5 MYTHS ABOUT MYANMAR THAT AREN’T TRUE

5 MYTHS ABOUT MYANMAR THAT AREN’T TRUE

When I first told people I was travelling to Myanmar, I got some pretty weird reactions. When we wanted to add this into our itinerary at the travel office, the lady looked at us like we were from another planet! “They don’t have roads there, do they?”, “I heard a wild elephant came through one of villages and crushed huts in it’s wake!”. At this point, I started to second guess myself and wondered whether Myanmar was a good country to visit. Especially as it was my first country to backpack through, starting out a the deep end pretty much seemed to sum it up.

I also was asked a lot of questions about Myanmar on my travels as people were curious. For those that don’t know, Myanmar recently opened its doors to the public for tourism after 50 or so years in 2012 and so it’s almost unknown territory for even the most seasoned traveller. Having now travelled through the country and being a little wiser, I now feel so foolish ever doubting the decision to visit. Myanmar is a beautifully diverse and untouched country and it hasn’t completely been living under a rock when it comes to civilisation! There are roads, that I can assure you!

To put any travellers mind at ease, if you’re thinking of visiting the country here are my 5 myths about Myanmar you may hear that simply are not true.

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1. There are no roads and getting around with transport isn’t easy/safe

Okay, so I can’t speak for all the roads across the country but the roads leading to the regular tourist route do exist and you’ll be happy to know are in perfect working order! It may be a little bumpy in parts, but this is pretty much standard across South East Asia. In my personal opinion, they were worse in Cambodia. If anyone has travelled on the night bus between Sihanoukville and Siem Reap, you’ll know what I mean.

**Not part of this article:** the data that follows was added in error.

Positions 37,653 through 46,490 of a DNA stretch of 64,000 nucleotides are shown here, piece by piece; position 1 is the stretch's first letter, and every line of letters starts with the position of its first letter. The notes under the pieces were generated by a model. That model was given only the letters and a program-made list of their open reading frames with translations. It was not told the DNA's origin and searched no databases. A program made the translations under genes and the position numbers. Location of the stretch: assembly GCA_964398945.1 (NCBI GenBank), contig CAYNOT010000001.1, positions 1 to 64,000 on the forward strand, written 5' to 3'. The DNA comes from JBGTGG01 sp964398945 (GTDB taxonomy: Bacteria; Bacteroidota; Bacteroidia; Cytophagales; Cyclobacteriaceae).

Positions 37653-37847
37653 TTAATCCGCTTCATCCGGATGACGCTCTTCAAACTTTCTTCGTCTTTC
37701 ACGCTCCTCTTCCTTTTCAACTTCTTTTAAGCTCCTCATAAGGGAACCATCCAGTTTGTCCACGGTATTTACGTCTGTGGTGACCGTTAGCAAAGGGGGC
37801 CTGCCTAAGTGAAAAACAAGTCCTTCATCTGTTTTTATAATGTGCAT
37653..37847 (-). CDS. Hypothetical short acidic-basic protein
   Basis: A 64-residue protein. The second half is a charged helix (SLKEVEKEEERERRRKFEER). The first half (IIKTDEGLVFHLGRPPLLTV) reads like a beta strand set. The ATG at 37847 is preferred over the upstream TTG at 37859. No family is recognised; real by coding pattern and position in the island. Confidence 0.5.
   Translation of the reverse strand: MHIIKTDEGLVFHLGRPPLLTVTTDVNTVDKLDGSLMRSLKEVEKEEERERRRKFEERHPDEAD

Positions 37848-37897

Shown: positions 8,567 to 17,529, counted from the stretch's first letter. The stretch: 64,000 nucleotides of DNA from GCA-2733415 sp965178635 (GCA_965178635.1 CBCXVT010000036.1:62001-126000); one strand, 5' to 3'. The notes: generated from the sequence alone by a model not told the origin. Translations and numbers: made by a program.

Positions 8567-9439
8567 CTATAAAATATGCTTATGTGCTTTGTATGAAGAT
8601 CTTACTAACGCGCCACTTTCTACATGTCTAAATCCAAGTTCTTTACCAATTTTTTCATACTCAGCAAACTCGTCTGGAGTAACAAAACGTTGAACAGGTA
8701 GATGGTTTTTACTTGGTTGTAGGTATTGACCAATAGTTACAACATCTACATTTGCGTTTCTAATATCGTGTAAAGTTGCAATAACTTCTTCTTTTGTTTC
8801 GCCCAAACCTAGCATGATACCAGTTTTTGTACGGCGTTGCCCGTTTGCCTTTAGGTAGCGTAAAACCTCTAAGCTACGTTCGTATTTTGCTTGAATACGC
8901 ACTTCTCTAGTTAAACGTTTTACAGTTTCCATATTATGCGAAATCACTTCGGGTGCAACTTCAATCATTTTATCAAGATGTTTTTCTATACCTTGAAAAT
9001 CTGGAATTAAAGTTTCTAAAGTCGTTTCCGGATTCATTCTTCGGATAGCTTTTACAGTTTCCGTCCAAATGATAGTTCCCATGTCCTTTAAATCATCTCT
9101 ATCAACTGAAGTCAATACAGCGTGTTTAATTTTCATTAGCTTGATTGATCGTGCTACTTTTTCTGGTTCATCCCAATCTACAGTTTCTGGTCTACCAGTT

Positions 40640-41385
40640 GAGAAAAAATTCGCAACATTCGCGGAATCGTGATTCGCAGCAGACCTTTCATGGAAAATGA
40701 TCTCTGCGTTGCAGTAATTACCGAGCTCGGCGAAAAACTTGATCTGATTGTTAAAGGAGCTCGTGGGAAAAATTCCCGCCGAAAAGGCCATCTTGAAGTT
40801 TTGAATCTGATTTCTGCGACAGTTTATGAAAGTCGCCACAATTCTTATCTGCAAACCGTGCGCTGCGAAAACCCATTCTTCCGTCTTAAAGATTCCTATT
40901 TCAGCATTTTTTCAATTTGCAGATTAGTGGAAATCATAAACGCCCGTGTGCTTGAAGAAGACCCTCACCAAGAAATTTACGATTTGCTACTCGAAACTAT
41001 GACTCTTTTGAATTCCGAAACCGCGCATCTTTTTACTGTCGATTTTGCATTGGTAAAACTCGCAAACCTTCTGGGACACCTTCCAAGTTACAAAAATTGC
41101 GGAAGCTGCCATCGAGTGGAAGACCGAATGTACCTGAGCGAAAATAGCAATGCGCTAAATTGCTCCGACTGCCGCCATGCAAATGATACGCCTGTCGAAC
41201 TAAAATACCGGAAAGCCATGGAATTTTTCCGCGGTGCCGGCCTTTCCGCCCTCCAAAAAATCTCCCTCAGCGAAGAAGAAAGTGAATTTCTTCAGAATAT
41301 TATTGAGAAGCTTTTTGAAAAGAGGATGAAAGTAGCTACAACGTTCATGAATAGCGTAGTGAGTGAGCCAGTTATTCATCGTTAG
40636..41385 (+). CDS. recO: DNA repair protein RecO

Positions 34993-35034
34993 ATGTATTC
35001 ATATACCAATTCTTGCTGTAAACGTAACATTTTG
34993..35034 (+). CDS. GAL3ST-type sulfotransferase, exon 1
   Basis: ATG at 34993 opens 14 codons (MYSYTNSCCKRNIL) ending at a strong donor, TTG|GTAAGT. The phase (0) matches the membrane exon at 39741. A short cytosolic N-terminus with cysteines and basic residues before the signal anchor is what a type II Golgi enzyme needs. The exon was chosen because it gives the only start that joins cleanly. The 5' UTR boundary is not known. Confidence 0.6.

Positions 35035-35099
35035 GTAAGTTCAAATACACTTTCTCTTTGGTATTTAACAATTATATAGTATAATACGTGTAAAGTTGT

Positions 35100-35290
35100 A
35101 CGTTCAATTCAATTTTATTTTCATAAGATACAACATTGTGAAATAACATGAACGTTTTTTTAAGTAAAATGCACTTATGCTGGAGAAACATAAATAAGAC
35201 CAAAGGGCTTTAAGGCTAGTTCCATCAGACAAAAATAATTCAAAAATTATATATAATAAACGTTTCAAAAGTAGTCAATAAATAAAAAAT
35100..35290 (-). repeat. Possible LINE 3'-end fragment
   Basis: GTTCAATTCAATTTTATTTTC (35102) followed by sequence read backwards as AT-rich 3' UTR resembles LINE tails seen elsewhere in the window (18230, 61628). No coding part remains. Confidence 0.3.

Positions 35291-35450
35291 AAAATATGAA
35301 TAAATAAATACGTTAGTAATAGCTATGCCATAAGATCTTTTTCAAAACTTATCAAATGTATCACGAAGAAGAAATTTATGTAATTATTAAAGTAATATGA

Depending on how you like to get around, there are plenty of options for transport. Buses are the easiest, cheapest and believe it or not safest way to get around Myanmar. Your hotel can book you a reputable company if you’re taking the night bus across the tourist triangle. I found that the bus services here were amazing. They provided a neck pillow, blanket, reclining seats, snacks, drinks and regular breaks! It was so much better than the other night buses that I had taken in other Asian countries so you’re in safe hands if you do choose this route.

Trains in Myanmar are a little bit of a different story. They are notoriously slow, bumpy and dangerous (to the point you have to take out life insurance to ride!). One traveller told me he was airborne at one point on his 20 hour journey to Yangon. Crazy! Despite all of this, Myanmar’s famous train journey routes are some of the best and most beautiful in the world – so make sure you at least try it out!

Another fun way to get around is to use the local Tuk Tuks. If you don’t know what one of these looks like in Myanmar it’s a Toyota truck which has been converted to hold benches as seats. There’s a driver and a guy who looks out for people wishing to take a ride. You tell him where you want to go, hop on and pay him your Kyats. It’s much more fun and cheaper than the taxi!

2. There are no ATM’s

Myanmar knows the importance in tourists having quick access to their cash to spend, so why wouldn’t they have ATMs?! There are plenty of cash points in the cities and tourist destinations so don’t worry about bringing a load of cash with you. They don’t take credit cards in many places and so that is something you will have to consider. But, you will be able to take out Kyats in abundance while you’re there – so don’t sweat.